Fair Housing Advocates of Northern California Releases Report of Investigation intoDiscriminatory Housing Policies Related to Source of Income and RaceAugust 26, 2022 \
August 26, 2022
FOR IMMEDIATE RELEASE
Caroline Peattie, Fair Housing Advocates of Northern California
(415) 483-7552, email@example.com
Announcing: Fair Housing Advocates of Northern California Releases Report of Investigation into Discriminatory Housing Policies Related to Source of Income and Race
San Rafael, CA – This month Fair Housing Advocates of Northern California (FHANC) released a report of their investigation into discrimination against prospective Black housing choice voucher holders in Marin, Sonoma, and Solano counties. While discrimination on the basis of a renter’s source of income has been illegal in California for some time, it was not until 2020 that these protections were extended to voucher holders – most commonly people with Section 8 vouchers – who have historically experienced barriers to housing opportunity based on their voucher status as well as membership in other protected classes.
The investigation of sixty-nine (69) rental properties in the tri-county area was carried out from December 2021 through April 2022, with 27 properties in Marin County, 22 in Solano County, and 20 in Sonoma County. Trained pairs of testers – one Black, one white – posing as potential renters with housing choice vouchers, called to inquire about whether the property accepted Section 8 vouchers and, if so, whether voucher holders were required to meet a minimum income threshold in order to qualify for the unit. At over 70% of the housing providers FHANC tested, there was evidence of discrimination on the basis of race and/or source of income; with evidence of discrimination at 62% on the basis of source of income, and 42% on the basis of race.
Tests conducted in Sonoma County revealed the highest incidence of race discrimination (63%) and source of income discrimination (88%), with 92% revealing at least some evidence of either or both. Housing providers in Solano County evidenced the least discrimination, with 32% of tests revealing evidence of race discrimination and 44% revealing evidence of source of income discrimination.
Tests at large properties showed significantly less evidence of source of income discrimination (36%) than tests conducted at small and medium sized properties (both around 68%). Email and phone tests uncovered evidence of source of income discrimination at almost the exact same rate.
“The results of our investigation plainly show that despite the recent expansion of California’s fair housing laws protecting source of income, people with housing subsidies still face significant barriers in housing,” said Caroline Peattie, Executive Director of FHANC. “It’s clear that more enforcement actions are needed, as well as increased education and outreach to property owners and managers, particularly those of smaller properties and in areas where instances of discrimination were the highest. The fact that housing providers were willing to openly state their discriminatory voucher policies suggests that at least some may have been unaware of their legal obligations, which really points to the need for increased education and outreach.”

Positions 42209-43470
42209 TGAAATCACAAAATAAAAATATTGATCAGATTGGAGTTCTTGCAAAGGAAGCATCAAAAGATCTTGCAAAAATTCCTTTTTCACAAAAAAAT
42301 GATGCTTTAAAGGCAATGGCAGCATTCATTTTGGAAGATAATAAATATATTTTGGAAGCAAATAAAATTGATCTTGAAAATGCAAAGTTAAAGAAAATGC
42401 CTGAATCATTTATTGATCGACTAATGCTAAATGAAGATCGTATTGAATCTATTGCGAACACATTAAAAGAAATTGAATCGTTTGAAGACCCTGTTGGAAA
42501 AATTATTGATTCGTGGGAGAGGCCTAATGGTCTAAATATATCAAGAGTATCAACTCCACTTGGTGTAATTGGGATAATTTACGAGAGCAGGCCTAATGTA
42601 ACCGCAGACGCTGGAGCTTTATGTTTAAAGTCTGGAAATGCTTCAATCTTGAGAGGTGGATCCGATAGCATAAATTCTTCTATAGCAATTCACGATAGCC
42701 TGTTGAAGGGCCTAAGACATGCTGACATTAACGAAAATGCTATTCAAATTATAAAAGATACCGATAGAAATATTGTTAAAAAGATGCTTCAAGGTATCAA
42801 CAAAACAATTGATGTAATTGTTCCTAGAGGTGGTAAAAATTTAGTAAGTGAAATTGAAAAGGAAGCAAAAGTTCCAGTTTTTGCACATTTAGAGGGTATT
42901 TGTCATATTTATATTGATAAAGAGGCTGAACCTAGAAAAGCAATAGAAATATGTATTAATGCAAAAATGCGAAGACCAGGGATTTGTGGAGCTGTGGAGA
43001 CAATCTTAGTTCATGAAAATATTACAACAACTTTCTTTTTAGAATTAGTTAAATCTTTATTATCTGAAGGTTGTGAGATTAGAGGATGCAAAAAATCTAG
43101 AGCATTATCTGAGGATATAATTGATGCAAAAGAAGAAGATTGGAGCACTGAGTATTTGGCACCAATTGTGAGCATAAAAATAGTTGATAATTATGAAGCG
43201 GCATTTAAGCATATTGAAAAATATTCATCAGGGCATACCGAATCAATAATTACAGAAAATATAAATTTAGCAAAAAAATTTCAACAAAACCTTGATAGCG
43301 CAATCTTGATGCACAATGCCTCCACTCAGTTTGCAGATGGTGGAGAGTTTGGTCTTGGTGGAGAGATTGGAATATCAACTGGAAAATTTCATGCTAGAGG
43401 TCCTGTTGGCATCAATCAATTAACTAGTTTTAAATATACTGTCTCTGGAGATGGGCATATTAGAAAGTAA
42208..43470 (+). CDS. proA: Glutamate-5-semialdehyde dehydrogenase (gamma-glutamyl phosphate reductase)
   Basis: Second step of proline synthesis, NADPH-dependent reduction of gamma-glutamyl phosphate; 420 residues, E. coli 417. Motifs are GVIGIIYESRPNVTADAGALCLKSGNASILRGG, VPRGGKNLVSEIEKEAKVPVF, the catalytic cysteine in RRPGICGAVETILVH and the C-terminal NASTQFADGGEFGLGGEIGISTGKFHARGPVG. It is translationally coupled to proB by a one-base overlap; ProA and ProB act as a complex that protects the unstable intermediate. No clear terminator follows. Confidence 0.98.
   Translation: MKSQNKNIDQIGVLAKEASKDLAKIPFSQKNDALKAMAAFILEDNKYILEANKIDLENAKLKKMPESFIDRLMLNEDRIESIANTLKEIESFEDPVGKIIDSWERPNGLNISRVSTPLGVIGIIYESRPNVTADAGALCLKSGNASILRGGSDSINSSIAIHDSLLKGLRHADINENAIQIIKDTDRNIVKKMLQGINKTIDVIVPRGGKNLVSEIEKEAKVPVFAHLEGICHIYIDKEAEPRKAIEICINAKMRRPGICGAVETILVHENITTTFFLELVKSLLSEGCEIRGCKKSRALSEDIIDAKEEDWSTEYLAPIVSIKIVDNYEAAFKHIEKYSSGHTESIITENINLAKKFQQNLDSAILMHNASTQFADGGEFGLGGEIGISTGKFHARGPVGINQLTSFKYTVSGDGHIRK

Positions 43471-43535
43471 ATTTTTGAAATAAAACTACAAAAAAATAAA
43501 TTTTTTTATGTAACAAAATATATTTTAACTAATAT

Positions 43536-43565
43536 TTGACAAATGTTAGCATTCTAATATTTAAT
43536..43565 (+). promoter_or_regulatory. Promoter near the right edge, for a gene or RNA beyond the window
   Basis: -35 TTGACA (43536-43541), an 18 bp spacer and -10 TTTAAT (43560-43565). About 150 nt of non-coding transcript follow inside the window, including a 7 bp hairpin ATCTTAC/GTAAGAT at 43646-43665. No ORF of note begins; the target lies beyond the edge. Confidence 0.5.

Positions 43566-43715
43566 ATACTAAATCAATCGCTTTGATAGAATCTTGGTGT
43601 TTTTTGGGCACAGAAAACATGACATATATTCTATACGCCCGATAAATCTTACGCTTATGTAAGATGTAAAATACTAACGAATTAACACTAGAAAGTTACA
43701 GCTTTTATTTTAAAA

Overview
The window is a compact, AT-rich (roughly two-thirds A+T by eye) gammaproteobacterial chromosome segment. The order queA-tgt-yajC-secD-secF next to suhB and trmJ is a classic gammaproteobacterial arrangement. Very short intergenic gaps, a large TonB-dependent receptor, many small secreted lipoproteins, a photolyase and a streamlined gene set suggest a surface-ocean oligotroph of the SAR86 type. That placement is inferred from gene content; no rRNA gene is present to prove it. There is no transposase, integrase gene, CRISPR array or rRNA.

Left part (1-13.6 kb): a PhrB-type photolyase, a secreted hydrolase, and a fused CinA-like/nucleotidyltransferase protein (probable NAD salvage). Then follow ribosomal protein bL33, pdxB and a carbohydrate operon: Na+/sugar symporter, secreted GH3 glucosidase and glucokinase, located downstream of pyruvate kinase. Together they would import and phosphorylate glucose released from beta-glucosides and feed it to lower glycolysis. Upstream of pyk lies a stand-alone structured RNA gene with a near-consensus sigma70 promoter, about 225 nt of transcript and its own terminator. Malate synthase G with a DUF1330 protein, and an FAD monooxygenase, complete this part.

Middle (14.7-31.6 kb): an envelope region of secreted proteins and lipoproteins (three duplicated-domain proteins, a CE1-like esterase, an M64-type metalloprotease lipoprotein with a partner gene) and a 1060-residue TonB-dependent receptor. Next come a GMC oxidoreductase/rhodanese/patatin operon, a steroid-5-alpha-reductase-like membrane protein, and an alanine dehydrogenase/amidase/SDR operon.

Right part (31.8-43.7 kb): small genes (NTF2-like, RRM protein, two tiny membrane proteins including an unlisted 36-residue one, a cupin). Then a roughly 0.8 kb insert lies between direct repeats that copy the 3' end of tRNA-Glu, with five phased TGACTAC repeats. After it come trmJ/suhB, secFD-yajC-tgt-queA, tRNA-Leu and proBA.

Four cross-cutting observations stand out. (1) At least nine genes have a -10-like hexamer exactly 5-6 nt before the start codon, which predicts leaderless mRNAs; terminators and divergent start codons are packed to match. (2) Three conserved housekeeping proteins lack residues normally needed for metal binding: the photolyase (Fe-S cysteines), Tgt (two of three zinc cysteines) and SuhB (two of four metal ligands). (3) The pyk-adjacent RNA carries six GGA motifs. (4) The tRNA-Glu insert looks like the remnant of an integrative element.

The report makes a number of recommendations, including disseminating the report to officials in the tri-county area as well as the general public, media, and advocacy groups as an important educational tool; monitoring the sites where there was an indication of differential treatment and taking possible enforcement action; training private and public housing providers (e.g. public housing authorities) and working with them to ensure they understand the law; conducting additional audits; assessing whether a public housing authority’s payment standards are at appropriate levels and increasing search times for voucher holders given the limited housing options and barriers they face; and spreading the word to potential targets of discrimination.
“It’s really difficult to find any kind of affordable housing in the Bay Area now,” said Peattie. “This report points out how much more difficult it is for someone who has a housing voucher to find a place to live – and for a Black renter with a housing voucher, it may feel impossible. We need to redouble our efforts to make sure housing providers not only understand the law but comply with it, and start removing barriers for those with housing subsidies.”
If you feel you may have experienced housing discrimination, contact FHANC’s office to complete an interview. Fill out an online intake form at or contact FHANC at firstname.lastname@example.org or call 415-457-5025 ext. 101.
Fair Housing Advocates of Northern California (FHANC) is a non-profit organization whose mission is to ensure equal housing opportunity and to educate our communities on the value of diversity in our neighborhoods. FHANC serves several Bay Area counties and provides free counseling, enforcement, mediation, and legal or administrative referrals to persons experiencing housing discrimination. Fair Housing Advocates of Northern California also offers foreclosure prevention counseling, pre-purchase education, seminars to help housing providers fully understand fair housing law, and education programs for tenants and the community at large. Fair Housing Advocates of Northern California is a HUD-Certified Housing Counseling Agency. Please call Fair Housing Advocates of Northern California at (415) 457-5025 or TDD: (800) 735-2922 for more information. Note: This material is based on work supported by the Department of